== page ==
You can look up information about each of the imported namespaces in the help documentation. The fields represent information about the server, an instance of the Socket class, and a field to hold data you received from the FTP server. The parameterized constructor (Sub New) initializes the server fields. You also provide default values for testing. (If you implemented an IconfigSectionHandler, then you could code the default constructor to read the server fields from a .config file.)
The method you want is Connect. Connect creates an instance of a socket. The parameters you use are needed for FTP, but you can use the same socket class to connect using other protocols like UDP (User Datagram Protocol) or IPX (Internetwork Packet Exchange). (UDP is commonly used in games to send data without waiting for a response, and IPX is an older Novell netware protocol that is also commonly used in older multiplayer games and with Novell networks.)
Next, you need an IPEndPoint, which represents an IP address and port. (All of this information is easily accessible in the integrated help documentation and online, so I will leave it to you to explore further.)
Finally, you call Socket.Connect, passing the endpoint. If you receive an exception, something went wrong. Otherwise, you are ready to start sending and receiving data, which you implement as ReadResponse in your FTP client.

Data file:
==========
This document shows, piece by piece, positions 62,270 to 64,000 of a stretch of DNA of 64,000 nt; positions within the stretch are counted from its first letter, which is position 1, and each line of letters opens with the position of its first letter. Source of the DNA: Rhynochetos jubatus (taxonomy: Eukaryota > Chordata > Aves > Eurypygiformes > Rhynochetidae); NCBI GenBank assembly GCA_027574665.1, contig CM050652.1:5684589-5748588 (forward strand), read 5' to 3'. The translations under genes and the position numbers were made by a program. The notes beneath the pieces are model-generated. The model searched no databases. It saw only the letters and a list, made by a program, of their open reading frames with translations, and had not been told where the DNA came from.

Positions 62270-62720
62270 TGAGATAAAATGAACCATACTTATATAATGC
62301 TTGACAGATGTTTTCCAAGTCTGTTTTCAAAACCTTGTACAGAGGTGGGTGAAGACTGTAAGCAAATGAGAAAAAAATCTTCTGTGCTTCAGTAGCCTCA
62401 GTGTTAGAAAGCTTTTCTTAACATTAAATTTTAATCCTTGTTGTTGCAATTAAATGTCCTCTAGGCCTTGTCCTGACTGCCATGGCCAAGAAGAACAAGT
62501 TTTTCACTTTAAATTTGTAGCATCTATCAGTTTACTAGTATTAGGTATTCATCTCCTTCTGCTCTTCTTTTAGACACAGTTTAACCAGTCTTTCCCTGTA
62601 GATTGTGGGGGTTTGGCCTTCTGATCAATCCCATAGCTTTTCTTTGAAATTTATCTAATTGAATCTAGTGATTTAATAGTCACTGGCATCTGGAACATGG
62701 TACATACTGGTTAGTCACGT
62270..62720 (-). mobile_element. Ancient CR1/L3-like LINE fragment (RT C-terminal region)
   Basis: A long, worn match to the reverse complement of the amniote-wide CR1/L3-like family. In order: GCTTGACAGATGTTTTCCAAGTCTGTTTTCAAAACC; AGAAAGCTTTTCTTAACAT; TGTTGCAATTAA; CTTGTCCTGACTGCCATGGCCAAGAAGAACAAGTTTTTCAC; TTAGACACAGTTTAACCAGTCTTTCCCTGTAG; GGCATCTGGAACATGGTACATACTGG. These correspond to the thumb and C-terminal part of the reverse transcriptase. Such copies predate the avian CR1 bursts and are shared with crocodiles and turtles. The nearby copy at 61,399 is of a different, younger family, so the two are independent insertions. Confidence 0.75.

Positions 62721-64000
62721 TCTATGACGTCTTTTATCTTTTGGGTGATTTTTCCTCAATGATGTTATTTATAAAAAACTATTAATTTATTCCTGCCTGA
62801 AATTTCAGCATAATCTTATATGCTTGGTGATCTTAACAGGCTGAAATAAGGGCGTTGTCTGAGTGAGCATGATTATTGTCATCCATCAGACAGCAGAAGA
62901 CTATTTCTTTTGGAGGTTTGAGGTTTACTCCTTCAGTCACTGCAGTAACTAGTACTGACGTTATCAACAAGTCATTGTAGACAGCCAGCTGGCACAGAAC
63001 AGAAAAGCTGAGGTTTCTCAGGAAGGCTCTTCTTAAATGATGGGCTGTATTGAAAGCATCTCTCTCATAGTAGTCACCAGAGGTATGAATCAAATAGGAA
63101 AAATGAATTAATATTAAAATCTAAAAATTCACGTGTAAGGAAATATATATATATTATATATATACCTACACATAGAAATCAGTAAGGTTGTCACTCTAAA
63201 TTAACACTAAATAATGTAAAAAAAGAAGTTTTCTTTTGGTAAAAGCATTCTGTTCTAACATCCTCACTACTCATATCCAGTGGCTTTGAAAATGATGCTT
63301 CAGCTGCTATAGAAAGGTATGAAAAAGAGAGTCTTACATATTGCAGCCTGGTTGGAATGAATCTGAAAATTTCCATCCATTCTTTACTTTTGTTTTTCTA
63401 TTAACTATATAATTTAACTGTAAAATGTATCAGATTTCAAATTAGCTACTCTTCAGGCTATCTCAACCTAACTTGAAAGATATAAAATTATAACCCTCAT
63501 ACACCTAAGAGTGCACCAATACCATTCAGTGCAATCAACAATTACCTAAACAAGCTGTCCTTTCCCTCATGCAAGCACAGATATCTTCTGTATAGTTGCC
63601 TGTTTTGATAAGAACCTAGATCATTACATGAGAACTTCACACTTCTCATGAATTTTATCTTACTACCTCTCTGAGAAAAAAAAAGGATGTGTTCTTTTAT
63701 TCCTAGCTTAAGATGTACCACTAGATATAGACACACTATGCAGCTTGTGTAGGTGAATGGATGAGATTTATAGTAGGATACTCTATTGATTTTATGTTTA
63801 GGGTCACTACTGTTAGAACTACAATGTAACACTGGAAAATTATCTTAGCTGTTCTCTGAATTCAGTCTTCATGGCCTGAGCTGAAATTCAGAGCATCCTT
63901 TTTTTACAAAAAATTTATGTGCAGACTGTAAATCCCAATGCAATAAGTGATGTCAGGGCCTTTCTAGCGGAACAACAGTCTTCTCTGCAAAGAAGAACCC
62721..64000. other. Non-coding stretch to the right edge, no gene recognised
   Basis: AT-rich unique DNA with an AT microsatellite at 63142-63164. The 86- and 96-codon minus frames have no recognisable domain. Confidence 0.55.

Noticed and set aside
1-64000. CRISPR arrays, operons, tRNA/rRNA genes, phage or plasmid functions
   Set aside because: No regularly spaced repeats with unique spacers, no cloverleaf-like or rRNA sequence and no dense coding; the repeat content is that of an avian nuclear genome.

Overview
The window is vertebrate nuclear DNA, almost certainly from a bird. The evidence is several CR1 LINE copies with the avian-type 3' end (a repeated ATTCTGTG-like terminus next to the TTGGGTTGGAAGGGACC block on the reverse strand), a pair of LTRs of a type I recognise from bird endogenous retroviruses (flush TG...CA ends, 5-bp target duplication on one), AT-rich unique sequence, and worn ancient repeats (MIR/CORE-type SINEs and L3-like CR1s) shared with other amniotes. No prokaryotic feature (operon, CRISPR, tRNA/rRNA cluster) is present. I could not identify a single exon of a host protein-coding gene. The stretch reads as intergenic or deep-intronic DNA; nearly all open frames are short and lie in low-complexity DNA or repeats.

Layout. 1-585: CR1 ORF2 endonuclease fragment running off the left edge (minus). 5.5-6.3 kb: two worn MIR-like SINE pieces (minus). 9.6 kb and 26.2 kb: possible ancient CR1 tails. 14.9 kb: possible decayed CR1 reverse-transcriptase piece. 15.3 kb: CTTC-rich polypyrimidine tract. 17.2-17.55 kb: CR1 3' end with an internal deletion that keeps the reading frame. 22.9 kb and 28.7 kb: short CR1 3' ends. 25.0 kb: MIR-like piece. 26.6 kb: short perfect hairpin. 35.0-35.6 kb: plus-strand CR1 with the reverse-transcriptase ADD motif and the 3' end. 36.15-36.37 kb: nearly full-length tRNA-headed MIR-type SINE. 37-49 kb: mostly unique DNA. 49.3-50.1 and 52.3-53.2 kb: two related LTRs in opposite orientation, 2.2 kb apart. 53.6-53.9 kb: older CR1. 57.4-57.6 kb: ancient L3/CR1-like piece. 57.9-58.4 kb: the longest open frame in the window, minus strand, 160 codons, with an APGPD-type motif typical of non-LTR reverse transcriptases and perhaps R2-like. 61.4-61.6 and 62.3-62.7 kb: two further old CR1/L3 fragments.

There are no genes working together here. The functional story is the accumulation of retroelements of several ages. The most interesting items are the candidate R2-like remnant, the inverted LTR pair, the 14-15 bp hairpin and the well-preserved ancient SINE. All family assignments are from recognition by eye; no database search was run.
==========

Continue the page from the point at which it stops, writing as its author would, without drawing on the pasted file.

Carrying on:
Reading Server Response
For each interaction with the server, you get a response. The response comes back in the form of a string. In general, the string contains a three-digit code and some text, and for FTP requests such as GET you might get some data such as the requested file. You implement ReadResponse to try to read a complete response 512 bytes at a time and convert this response into an event.
ReadResponse is implemented as a method that invokes a second method called ReadLine and then broadcasts the response to any listeners. Listeners are instances of event handlers. Because the data from the server may come back in multi-line responses, ReadLine can recur. Add the three methods in Listing 2 to the FTPClient class from Listing 1.
Listing 2: Reading Responses from the FTP Server
Private Sub ReadResponse() Dim reply As String = ReadLine() 'Figure out the response and raise that event BroadcastResponse(reply) End Sub Private Function ReadLine() As String Return ReadLine(False) End Function Private Function ReadLine(ByVal clearResponse As Boolean) _ As String Const EndLine As Char = "\n" Const BUFFER_SIZE As Integer = 512 Dim data As String = "" Dim buffer(BUFFER_SIZE) As Byte Dim bytesRead As Integer = 0 If (clearResponse = True) Then response = String.Empty While (True) Array.Clear(buffer, 0, BUFFER_SIZE) bytesRead = clientSocket.Receive(buffer, _ buffer.Length, 0) data += ASCII.GetString(buffer, 0, bytesRead) If (bytesRead < buffer.Length) Then Exit While End While Dim parts() As String = data.Split(EndLine) If (parts.Length > 2) Then response = parts(parts.Length - 2) Else response = parts(0) End If If (response.Substring(3, 1).Equals(" ") = False) Then Return ReadLine(False) End If Return response End Function
When you constructed the Socket, you initialized it as a two-way byte stream with the argument SocketType.Stream. The main read loop—the While..End While loop—receives up to 512 bytes at a time. If the bytes read are less than 512, you stop reading. If more bytes are present, indicated loosely by the somewhat arbitrary presence of a space, we recurse; otherwise, we return the response to ReadResponse. ReadResponse calls a method named BroadcastResponse.